I’ll try to find my Dragon Con presentation from 2014, but here is the question and short answer, for those interested.
Fermi Paradox: With all the stars in the galaxy, there is a high probability of aliens. Why can’t we see them and why don’t they visit?
The first part is simple. We can’t see much of the galaxy. Most of our view is out of the galaxy. If you want to think of our galaxy as rotating around a Z axis,+/- Z is our long view. It is only a few tens of light years. (Still a lot of stars) If you look toward the other directions, we are limited to around a thousand light years.
How big is 100 light years? Imagine that the galaxy is a queen sized bed. Scale runs around 600 light years per inch.
Try an experiment: Take a bunch of quarters and toss them randomly all over the bed. Each quarter is an active, visible, alien civilization. Nice, big pile near the center, maybe a stack by the headboard. A lot of those quarters are touching, right? Those civilizations can see each other.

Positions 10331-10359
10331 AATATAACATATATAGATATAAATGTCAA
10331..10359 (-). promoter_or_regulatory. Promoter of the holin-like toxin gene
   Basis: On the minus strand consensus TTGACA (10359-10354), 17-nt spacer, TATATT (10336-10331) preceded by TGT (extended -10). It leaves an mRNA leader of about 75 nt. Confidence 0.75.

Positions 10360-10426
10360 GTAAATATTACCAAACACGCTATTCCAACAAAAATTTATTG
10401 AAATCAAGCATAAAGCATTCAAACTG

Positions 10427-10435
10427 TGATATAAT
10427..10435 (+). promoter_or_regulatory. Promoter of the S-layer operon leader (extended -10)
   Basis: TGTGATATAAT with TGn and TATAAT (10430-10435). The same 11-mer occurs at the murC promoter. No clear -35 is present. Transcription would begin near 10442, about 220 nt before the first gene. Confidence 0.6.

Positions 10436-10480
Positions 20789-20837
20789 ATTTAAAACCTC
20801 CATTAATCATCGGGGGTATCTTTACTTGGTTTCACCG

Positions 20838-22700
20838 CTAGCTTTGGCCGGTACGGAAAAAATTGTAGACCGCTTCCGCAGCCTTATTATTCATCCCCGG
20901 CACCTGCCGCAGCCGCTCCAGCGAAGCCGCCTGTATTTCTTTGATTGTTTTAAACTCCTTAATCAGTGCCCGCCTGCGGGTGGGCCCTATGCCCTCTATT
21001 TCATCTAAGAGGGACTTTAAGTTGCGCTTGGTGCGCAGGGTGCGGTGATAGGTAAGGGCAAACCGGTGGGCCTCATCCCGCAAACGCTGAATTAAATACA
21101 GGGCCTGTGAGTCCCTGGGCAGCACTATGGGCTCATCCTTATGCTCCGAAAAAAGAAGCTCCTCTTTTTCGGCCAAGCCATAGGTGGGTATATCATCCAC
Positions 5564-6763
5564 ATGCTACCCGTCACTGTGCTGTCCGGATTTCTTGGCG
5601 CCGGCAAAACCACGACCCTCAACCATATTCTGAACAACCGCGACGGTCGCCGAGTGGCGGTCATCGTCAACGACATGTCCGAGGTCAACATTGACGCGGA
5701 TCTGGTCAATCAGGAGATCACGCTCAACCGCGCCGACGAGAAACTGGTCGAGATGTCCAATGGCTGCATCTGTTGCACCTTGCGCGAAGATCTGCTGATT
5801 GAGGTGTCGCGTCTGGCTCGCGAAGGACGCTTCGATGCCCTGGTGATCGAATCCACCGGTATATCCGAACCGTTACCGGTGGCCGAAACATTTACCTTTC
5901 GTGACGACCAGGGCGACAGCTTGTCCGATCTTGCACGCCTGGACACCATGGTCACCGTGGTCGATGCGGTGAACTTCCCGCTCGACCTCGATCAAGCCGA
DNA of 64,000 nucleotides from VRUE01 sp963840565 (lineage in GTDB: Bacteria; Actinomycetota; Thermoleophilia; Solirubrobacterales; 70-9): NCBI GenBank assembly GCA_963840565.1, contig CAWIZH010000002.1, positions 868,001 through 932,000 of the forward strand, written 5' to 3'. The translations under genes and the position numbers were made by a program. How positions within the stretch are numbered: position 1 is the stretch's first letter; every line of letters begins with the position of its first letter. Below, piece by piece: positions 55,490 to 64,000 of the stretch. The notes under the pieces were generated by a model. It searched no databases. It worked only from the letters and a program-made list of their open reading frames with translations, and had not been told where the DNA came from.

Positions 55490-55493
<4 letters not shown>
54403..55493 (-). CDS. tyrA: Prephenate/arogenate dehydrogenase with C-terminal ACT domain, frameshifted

Good, now put a quarter one foot toward the center from the lower left corner. Did you throw another quarter there? Well, apparently God didn’t either. The Fermi Paradox. There may be intelligent aliens out there, we just can’t see them.
As to why they don’t visit? Because space travel is hard. Star Wars is awesome, Star Trek is sufficient, but both break basic rules. Frankly, if those rules could be broken, they would have been. I expect that we’re always to be limited by light speed. Which basically means our top velocity is 0.1 C. We might plant a colony at 14 light years, but it is a several hundred year trip. The only aliens we’ll ever see with share our DNA.